A Fun-Filled “Finian’s Rainbow” at Ivoryton Playhouse
By Marlene S. Gaylinn
In the tiny town of Ivoryton (once famous for making ivory piano keys) and located not far from the historic, Goodspeed Opera House, is another landmark called Ivoryton Playhouse which is celebrating 99 successful years of professional entertainment. Currently on the boards is the lighthearted, musical, “Finian’s Rainbow.” This ancient, golden nugget about social ideals was written by E.Y. Harburg, and Fred Saidy, with music by Burton Lane, and Lyrics by E.Y. Harburg.
The son of Russian-Jewish immigrants, Harburg wrote the song, “Brother Can You Spare a Dime,” and lyrical pieces for “The Wizard of Oz” film. His song, “Over The Rainbow,” won an Academy Award. Ironically, Harburg was “blacklisted” during the House Un-American Activities Era for his political views – many of them have come to fruition today.
This background information is important to mention because “Finian’s Rainbow,” is about human rights, and a Utopian, Democratic Society that did not fully exist in the U.S. during 1947, when the play was written. Thus, some of the concepts in the show may seem amusingly outdated. Never the less, directed for Ivoryton Playhouse by Julia Kiley, “Finian’s Rainbow still bursts forward with positive rainbows of hope.
The talented Bruce Connelly is very much at home with his comic characterization of the wise and jolly, Finian, who comes to America with his daughter, Sharon, played by Kathleen Mulready. Kathleen has the natural fortune of good looks and a very expressive voice to match. Finian’s baggage contains a magical pot of gold stolen, or rather “borrowed,” from a Leprechaun in Ireland. His theory is to bury the loot at Fort Knox where his riches will surely multiply. The plot evolves around a racially integrated, community in the fictional, “Missitucky.” The farmers here are struggling with a nasty, swindling landowner, Senator Billboard Rawkins and his henchmen (think Senator Theodore Bilbo, a notorious, Mississippi bigot and Ku Klux Klan member) played by Larry Lewis. Here, the theme of community, property rights and greediness hits home during our current mortgage crises.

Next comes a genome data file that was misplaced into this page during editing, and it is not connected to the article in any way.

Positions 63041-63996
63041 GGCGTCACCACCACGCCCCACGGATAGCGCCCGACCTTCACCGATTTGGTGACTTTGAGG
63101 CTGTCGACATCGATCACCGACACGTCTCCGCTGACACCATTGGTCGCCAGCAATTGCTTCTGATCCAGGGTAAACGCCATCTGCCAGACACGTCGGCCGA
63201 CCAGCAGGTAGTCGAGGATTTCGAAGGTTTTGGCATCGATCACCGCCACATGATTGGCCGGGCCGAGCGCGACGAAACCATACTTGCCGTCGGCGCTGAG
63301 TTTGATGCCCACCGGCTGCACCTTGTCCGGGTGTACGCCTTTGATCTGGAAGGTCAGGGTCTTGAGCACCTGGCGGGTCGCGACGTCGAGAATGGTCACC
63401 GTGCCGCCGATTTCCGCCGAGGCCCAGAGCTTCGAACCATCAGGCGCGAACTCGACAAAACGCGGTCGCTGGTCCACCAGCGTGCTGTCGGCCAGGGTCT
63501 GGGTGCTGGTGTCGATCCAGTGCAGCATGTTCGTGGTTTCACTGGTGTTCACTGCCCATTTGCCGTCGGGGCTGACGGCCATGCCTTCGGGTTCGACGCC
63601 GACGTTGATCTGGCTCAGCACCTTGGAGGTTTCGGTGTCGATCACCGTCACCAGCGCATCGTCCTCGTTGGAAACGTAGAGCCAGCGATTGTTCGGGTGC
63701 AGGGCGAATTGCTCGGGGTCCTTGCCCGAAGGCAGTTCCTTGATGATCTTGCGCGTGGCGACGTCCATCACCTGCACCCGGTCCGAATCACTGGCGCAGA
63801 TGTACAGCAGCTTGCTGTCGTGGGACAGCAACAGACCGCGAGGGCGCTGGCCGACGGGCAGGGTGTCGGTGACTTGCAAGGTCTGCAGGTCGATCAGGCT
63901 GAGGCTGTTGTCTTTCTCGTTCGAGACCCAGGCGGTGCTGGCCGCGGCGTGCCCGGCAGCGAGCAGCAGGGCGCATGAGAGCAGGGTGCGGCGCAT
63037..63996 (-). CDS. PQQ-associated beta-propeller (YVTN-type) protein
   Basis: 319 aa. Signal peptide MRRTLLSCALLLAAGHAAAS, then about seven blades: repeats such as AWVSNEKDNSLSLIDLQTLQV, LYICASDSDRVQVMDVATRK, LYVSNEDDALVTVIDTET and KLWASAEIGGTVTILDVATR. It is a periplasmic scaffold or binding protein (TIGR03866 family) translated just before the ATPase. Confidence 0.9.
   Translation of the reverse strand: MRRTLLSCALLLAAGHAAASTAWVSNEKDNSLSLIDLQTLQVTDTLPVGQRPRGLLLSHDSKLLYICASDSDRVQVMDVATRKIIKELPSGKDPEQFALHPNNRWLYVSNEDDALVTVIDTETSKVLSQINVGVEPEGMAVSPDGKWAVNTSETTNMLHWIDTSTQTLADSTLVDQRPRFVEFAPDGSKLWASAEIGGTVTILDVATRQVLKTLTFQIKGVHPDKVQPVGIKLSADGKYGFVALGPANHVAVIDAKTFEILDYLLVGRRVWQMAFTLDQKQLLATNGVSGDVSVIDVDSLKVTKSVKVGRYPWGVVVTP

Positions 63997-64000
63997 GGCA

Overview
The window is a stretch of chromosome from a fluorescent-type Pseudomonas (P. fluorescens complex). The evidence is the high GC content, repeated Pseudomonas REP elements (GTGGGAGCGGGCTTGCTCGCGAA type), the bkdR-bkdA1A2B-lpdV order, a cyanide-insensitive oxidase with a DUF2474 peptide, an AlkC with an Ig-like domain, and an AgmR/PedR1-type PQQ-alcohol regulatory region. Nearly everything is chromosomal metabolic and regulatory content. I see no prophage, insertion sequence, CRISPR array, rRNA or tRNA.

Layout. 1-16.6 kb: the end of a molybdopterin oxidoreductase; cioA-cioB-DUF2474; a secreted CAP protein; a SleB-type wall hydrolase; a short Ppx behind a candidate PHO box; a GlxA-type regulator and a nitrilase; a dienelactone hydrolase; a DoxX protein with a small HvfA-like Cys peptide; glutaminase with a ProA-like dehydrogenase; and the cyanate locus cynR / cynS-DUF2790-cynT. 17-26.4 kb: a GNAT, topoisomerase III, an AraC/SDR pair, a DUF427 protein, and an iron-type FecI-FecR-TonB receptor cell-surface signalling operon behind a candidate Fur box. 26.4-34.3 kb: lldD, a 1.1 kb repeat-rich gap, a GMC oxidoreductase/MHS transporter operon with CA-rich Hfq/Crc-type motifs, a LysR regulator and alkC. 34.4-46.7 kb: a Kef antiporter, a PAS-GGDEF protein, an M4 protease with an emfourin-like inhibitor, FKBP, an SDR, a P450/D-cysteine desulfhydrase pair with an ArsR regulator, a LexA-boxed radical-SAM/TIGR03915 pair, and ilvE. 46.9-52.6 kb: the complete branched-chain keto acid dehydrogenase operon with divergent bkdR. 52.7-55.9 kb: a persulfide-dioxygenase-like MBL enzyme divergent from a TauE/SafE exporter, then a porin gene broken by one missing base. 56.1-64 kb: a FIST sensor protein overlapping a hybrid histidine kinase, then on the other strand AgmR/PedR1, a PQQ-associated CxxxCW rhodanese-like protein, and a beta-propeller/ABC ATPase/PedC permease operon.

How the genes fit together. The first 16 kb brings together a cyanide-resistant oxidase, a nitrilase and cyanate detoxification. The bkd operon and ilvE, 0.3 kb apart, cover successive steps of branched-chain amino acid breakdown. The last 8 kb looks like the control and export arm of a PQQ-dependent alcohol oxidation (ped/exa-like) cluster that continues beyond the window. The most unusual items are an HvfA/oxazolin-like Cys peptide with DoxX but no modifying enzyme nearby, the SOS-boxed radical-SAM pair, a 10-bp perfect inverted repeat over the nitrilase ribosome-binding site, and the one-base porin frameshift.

There is a romance going on between Sharon and a charming, singing, folk-guitar player, who is appropriately named, “Woody” (think Woody Guthrie). A sub-plot contains a mute named Susan (Tessa Grunwald) who communicates through dancing. Her musical accompaniment adds an intriguing, fairy-like touch to the story. Meanwhile, Finian has his own problems regarding the now buried pot of gold which is claimed by Og, a returning Leprechaun (enchantingly played by Michael Nathanson) and the granting of three, fairy wishes. To tell any more would give the magical tale away … and that might risk an eternal curse. But, like all fairy tales, it’s safe to say that most everyone lives “…happily ever after.”
Finian’s Rainbow contains numerous familiar songs and each one is a gem. Aside from the leading characters, many of the numbers are heartily performed by a small ensemble, headed by the determined, Patryce William. Most enjoyable are: “How Are Things in Glocca Morra?” “Something Sort of Grandish,” “If This Isn’t Love,” “On That Great Come and Get It Day,” “When The Idle Poof Become the Idle Rich,” “Old devil Moon,” and “Look To The Rainbow.” It may not be St. Patrick’s Day, but this uplifting show is a refreshing breeze, suitable for the entire family, during this long, hot summer.
Plays through Sept. 5. Box Office is: 860-767-7318
This review appears in “On Connecticut Theatre” August/2010